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Which statement is true?

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  1. Feb 15, 2015 #1
    1. The problem statement, all variables and given/known data
    Which statement is true?
    The color an object glows has nothing to do with how hot it is.

    As you heat an object, it glows more in the visible and less in the infrared.

    The day side of the Earth reflects more light, but the night side glows brighter in the infrared.

    You glow brighter in every wave length than a frozen body would.


    2. Relevant equations
    none

    3. The attempt at a solution
    Choice 1 is wrong, choice 2 appears to be right, choice 4 also seems right. Choice 3 is wrong
     
  2. jcsd
  3. Feb 15, 2015 #2

    phinds

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    Science is not a democracy and "voting" for the right answers is ridiculous so a poll is not a good idea.

    #1 I agree it's wrong
    #2 You might want to this think through again
    #3 Well since the day side GETS more light, I'd say, yeah, it reflects more light, but is that a property of the day side or a property of the incident light? I think the question is a poor one. In any case, do you think the day side glows brighter in the infrared? Is that why you consider this one wrong? (I would agree, by the way)
    #4 if we're only talking about radiation as opposed to reflection I agree w/ you but it seems like another ambiguously worded question.
     
  4. Feb 15, 2015 #3
    For choice 2, as you heat an object, its wavelength becomes shorter i.e. less in infrared more in visible no?
     
  5. Feb 15, 2015 #4

    phinds

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    Perhaps you think "in the infrared / not in the infrared" is pure binary? Actually there is quite a range of infrared and as you heat up an object it moves TOWARDS the visible but until it starts to glow (faint orange) it isn't there yet and will be radiating more strongly but still in infrared, just in shorter wavelengths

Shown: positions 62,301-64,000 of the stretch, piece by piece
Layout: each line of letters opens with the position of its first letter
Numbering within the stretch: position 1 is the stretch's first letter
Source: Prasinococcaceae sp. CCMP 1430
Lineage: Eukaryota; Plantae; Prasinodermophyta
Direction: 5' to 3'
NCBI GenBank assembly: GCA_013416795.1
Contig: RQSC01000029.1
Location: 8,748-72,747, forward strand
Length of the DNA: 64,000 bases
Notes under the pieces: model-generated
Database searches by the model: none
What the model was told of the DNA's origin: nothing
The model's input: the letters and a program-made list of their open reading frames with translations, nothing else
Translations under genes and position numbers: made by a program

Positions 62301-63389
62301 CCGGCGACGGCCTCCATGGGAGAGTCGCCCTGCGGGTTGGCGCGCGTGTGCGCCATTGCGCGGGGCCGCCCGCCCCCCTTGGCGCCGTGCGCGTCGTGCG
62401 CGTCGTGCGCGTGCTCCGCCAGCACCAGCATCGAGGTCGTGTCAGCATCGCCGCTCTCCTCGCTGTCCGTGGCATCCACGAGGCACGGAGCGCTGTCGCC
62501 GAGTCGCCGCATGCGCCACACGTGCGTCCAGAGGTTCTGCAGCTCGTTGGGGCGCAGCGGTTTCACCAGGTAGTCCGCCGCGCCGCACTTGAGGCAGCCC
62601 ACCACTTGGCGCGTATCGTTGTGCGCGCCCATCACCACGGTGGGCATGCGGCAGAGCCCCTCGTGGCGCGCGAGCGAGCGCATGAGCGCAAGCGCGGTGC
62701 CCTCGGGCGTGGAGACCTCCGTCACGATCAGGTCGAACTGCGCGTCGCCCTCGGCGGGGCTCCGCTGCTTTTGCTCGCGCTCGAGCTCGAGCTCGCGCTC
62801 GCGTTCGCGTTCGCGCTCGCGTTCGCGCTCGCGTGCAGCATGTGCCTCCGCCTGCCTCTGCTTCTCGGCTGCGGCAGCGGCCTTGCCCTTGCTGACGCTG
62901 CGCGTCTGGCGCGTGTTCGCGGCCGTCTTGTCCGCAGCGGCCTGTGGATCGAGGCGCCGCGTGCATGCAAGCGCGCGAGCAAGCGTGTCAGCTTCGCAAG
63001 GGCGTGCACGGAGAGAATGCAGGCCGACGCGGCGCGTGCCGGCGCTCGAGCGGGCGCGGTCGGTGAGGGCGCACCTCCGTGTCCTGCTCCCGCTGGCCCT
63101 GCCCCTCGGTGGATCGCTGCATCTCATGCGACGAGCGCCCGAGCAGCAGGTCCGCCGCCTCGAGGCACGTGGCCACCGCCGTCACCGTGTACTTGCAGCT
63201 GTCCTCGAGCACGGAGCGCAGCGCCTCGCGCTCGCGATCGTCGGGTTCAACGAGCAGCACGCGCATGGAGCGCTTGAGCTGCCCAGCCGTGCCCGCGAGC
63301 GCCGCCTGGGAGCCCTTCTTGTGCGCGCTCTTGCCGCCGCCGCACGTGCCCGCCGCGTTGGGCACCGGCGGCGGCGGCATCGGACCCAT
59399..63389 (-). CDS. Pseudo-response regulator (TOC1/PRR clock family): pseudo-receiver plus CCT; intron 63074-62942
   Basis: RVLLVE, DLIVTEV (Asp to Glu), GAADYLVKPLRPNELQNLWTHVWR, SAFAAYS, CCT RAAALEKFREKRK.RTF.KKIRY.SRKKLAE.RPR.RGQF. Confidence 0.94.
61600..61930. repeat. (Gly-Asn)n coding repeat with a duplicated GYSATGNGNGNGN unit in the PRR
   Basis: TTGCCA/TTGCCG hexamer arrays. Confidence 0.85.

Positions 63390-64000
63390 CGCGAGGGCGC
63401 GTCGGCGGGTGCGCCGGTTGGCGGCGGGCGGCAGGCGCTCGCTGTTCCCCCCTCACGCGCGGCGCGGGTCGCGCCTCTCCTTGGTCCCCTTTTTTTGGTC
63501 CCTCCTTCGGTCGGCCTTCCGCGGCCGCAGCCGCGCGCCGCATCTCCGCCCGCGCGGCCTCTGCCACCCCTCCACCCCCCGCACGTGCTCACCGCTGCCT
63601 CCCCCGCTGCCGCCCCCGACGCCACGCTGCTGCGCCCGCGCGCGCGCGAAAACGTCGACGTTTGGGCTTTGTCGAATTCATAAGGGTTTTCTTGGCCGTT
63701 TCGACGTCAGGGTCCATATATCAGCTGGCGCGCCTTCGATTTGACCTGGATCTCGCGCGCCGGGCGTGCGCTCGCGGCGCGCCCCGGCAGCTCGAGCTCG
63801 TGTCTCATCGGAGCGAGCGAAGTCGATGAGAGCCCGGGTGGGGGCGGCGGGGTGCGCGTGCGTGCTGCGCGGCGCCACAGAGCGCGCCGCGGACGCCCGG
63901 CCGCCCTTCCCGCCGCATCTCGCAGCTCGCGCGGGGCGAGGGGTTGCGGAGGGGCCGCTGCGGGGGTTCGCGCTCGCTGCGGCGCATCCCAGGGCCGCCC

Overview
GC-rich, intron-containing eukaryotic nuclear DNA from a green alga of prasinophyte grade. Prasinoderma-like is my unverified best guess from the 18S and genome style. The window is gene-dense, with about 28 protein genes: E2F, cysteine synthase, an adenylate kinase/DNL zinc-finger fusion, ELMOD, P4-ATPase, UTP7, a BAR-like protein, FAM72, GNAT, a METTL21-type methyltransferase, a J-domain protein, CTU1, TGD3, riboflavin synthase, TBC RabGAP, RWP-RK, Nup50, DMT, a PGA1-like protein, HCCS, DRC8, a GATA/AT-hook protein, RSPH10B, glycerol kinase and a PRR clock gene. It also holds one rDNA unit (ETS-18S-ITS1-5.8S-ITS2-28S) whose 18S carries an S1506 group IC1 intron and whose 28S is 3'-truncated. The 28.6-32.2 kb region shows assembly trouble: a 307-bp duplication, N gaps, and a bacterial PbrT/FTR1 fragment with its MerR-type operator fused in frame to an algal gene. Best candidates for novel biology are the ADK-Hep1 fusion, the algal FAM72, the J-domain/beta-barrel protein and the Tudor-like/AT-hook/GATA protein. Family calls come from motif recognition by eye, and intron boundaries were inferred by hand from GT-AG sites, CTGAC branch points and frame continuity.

6. Feb 15, 2015 #5
    Yes, but if it is at the range where it is about to be visible light, then wouldn't the statement be true?
     
  7. Feb 15, 2015 #6

    vela

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  8. Feb 15, 2015 #7

    phinds

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    So your point of view is "eh ... it COULD be true. If I set up things just right, there might be a special case where it's true. SO ... by me, it's true. End of story"

    Sounds more like a negotiation than a search for reality.
     
  9. Feb 15, 2015 #8
    No thats not my point of view I was just examining all possibilities because I dont know what the answer is but ok
     
  10. Feb 15, 2015 #9

    vela

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    You seem to be assuming the total amount of light radiated is constant with temperature. It's not.
     
  11. Feb 15, 2015 #10
    Doesn't it increase with temperature?
     
  12. Feb 15, 2015 #11

    vela

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    Yes. Did you look at the plots of the blackbody spectrum at different temperatures? Does the amount of IR radiation decrease with rising temperature?
     
  13. Feb 15, 2015 #12
    nope it rises
     
  14. Feb 15, 2015 #13

    phinds

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    And what do you conclude from this, as regards your problem?
     
  15. Feb 15, 2015 #14
    I guess answer 4 is correct despite its ambiguity
     
  16. Feb 15, 2015 #15

    phinds

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    Uh ... we were talking about question #2
     
  17. Feb 15, 2015 #16
    yep answer 2 must be false then from the black body spectrum
     
  18. Feb 15, 2015 #17

    phinds

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    Good. Now you see why I suggested you might want to rethink your original answer.
     
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